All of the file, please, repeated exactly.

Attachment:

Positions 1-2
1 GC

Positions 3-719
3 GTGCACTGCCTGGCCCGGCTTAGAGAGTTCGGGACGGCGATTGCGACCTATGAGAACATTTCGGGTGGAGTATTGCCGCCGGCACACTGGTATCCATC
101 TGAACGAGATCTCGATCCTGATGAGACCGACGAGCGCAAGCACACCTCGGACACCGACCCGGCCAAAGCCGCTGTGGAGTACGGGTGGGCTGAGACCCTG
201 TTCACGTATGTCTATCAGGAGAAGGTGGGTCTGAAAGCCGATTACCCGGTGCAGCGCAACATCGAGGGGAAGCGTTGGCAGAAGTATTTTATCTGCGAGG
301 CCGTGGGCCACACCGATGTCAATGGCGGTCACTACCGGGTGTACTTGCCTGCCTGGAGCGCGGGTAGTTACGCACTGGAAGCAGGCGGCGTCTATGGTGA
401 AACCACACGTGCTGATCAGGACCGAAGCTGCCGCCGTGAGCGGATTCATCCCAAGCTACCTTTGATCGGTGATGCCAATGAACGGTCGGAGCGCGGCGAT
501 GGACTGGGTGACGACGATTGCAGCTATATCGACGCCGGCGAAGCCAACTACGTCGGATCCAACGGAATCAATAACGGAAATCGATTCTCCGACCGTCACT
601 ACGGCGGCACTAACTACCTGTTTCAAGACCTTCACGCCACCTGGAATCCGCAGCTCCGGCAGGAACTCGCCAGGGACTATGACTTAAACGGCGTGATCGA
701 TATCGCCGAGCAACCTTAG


Positions 1-2
1 GC

Positions 3-719
3 GTGCACTGCCTGGCCCGGCTTAGAGAGTTCGGGACGGCGATTGCGACCTATGAGAACATTTCGGGTGGAGTATTGCCGCCGGCACACTGGTATCCATC
101 TGAACGAGATCTCGATCCTGATGAGACCGACGAGCGCAAGCACACCTCGGACACCGACCCGGCCAAAGCCGCTGTGGAGTACGGGTGGGCTGAGACCCTG
201 TTCACGTATGTCTATCAGGAGAAGGTGGGTCTGAAAGCCGATTACCCGGTGCAGCGCAACATCGAGGGGAAGCGTTGGCAGAAGTATTTTATCTGCGAGG
301 CCGTGGGCCACACCGATGTCAATGGCGGTCACTACCGGGTGTACTTGCCTGCCTGGAGCGCGGGTAGTTACGCACTGGAAGCAGGCGGCGTCTATGGTGA
401 AACCACACGTGCTGATCAGGACCGAAGCTGCCGCCGTGAGCGGATTCATCCCAAGCTACCTTTGATCGGTGATGCCAATGAACGGTCGGAGCGCGGCGAT
501 GGACTGGGTGACGACGATTGCAGCTATATCGACGCCGGCGAAGCCAACTACGTCGGATCCAACGGAATCAATAACGGAAATCGATTCTCCGACCGTCACT
601 ACGGCGGCACTAACTACCTGTTTCAAGACCTTCACGCCACCTGGAATCCGCAGCTCCGGCAGGAACTCGCCAGGGACTATGACTTAAACGGCGTGATCGA
701 TATCGCCGAGCAACCTTAG